Student studying in library
University students are facing increasing restrictions on freedom of speech on campus, new analysis has shownGetty

Restriction of free speech at British universities is growing with speakers, pressure groups and types of behaviour being banned at 55 per cent of campuses last year, up from 41% in 2014, analysis has shown.

Out of 115 universities, more than one fifth had a "safe space" policy to protect students from offensive comments, while the barring of extremist speakers had taken place at 39% of the tertiary institutions.

The top echelon of Russell Group universities had the highest levels of intolerance, and there were curbs of free expression in place at 90% of campuses, according to analysis by the online magazine Spiked.

Tom Slater, who compiled the rankings, told The Times that campus censorship had become more entrenched, saying: "Bureaucratic policies, held by universities and students' unions, are creeping into every corner of students' academic and social lives — from vetting external speakers to regulating how students may address one another in the union bar."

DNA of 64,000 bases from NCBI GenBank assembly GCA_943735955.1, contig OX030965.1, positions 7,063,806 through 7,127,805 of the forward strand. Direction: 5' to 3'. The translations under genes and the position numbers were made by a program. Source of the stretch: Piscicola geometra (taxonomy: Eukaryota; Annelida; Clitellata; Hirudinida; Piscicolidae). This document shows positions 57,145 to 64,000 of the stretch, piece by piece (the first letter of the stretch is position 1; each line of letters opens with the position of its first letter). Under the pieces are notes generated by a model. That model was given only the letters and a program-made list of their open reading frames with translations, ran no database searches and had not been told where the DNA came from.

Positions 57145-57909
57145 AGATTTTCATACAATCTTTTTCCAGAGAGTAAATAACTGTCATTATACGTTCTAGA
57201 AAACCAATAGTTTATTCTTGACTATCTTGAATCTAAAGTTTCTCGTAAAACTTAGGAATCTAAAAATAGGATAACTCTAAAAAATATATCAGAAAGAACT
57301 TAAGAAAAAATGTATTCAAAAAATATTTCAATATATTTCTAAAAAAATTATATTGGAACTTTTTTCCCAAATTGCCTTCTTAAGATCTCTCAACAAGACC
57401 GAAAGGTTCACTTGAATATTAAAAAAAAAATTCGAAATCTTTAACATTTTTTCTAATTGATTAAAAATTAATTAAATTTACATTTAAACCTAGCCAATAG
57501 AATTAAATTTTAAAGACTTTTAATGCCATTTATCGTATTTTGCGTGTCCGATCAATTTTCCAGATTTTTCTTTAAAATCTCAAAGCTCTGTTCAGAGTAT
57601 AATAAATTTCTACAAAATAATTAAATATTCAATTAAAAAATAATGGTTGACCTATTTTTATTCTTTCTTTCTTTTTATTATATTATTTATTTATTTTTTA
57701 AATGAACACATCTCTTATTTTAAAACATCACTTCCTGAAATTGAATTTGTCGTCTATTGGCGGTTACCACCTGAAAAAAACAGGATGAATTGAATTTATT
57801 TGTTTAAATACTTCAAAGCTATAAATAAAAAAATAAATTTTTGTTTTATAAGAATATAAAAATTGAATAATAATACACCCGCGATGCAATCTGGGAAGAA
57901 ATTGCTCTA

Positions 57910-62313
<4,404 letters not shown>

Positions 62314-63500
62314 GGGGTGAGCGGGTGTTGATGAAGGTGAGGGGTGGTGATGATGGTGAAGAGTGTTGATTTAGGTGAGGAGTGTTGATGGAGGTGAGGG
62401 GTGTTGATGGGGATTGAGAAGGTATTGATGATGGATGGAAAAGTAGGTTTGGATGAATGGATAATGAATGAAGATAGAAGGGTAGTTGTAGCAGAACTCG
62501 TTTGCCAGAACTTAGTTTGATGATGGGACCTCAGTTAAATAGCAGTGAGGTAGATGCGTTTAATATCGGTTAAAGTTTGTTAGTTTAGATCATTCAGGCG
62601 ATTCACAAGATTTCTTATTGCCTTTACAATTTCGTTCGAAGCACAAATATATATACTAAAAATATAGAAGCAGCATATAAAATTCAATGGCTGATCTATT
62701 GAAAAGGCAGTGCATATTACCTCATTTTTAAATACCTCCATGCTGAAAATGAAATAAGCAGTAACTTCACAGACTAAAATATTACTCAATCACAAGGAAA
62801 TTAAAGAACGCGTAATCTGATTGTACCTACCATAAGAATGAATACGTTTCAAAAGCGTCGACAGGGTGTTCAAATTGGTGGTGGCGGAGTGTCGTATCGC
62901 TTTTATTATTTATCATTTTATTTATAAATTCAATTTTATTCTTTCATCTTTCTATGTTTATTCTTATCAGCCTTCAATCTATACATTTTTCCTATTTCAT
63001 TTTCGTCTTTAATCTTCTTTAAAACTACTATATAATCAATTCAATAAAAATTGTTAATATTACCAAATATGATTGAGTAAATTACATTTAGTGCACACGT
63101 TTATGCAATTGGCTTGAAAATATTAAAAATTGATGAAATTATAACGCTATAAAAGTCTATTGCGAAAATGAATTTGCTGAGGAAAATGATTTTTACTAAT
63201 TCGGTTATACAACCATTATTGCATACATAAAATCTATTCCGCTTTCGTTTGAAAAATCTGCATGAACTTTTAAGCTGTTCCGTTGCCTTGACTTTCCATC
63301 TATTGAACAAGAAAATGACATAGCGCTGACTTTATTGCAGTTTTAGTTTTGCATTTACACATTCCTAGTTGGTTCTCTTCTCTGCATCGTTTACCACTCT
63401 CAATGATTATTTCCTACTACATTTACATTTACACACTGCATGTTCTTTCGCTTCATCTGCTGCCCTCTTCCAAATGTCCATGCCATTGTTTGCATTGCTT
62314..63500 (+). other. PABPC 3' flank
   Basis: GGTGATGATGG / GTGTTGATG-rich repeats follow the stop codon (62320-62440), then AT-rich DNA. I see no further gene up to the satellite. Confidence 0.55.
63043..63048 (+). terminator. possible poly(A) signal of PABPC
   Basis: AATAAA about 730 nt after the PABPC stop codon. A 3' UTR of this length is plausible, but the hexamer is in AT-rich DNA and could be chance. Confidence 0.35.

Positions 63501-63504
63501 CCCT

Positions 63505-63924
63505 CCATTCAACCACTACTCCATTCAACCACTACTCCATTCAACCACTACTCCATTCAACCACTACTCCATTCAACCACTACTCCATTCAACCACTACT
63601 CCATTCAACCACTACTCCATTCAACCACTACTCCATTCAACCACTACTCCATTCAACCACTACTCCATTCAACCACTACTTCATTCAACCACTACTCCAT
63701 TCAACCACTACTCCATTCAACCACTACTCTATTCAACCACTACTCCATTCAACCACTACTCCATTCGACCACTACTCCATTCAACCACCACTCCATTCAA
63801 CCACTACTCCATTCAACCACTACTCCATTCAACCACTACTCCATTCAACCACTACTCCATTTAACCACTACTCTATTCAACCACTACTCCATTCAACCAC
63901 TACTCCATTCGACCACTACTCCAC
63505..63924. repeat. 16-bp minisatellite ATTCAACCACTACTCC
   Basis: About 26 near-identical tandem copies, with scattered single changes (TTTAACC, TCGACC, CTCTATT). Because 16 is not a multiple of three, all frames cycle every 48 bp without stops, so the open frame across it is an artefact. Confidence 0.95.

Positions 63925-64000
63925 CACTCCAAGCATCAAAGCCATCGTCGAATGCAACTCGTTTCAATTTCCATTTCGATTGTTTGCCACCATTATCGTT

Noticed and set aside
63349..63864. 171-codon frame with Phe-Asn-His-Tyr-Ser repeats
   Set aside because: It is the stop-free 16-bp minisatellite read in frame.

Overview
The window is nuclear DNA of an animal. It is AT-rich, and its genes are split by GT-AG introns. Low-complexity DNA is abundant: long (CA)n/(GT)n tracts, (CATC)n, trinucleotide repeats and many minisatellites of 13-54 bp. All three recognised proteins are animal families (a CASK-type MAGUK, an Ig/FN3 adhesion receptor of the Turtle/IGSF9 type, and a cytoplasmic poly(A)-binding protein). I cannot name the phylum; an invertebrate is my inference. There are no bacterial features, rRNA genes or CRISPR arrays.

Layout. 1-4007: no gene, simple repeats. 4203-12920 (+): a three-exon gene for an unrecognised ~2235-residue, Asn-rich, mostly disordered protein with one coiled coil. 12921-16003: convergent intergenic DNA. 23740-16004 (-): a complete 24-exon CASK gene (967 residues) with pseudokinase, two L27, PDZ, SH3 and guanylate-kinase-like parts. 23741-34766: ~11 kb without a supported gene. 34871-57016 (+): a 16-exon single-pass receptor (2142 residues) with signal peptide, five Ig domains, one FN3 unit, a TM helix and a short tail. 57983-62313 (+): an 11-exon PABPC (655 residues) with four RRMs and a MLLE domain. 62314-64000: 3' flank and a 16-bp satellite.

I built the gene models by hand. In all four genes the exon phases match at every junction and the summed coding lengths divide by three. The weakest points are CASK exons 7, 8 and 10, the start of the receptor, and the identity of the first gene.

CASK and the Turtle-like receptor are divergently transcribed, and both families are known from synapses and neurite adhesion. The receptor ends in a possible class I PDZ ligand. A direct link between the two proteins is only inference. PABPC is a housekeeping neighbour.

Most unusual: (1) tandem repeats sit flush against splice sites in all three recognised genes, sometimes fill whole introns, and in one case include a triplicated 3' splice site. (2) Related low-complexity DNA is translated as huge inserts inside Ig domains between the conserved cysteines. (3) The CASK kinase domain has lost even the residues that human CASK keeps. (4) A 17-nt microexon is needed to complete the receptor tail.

The London School of Economics, which has a rich history of dissidence, was responsible for the highest number of bans, alongside the universities of Edinburgh, Leeds, Swansea and Aberystwyth.

Students at Cardiff accused Germaine Greer, the feminist author, of transphobia and petitioned the university to cancel a lecture by her, although it went ahead anyway.

Meanwhile, Maryam Namazie, a human rights campaigner, was banned from giving a talk at Warwick university last year, and Julie Bindel and Milo Yiannopoulos were barred from debating with each other by the student union at Manchester.

Megan Dunn, president of the National Union of Students, told The Times: "NUS supports students' unions in the practical application and assessment of mitigating risk to protect free speech and balance personal freedom and expression.

"Students' unions work every day to make the right calls on the complex balancing act of drawing the line between free speech and mitigating risk."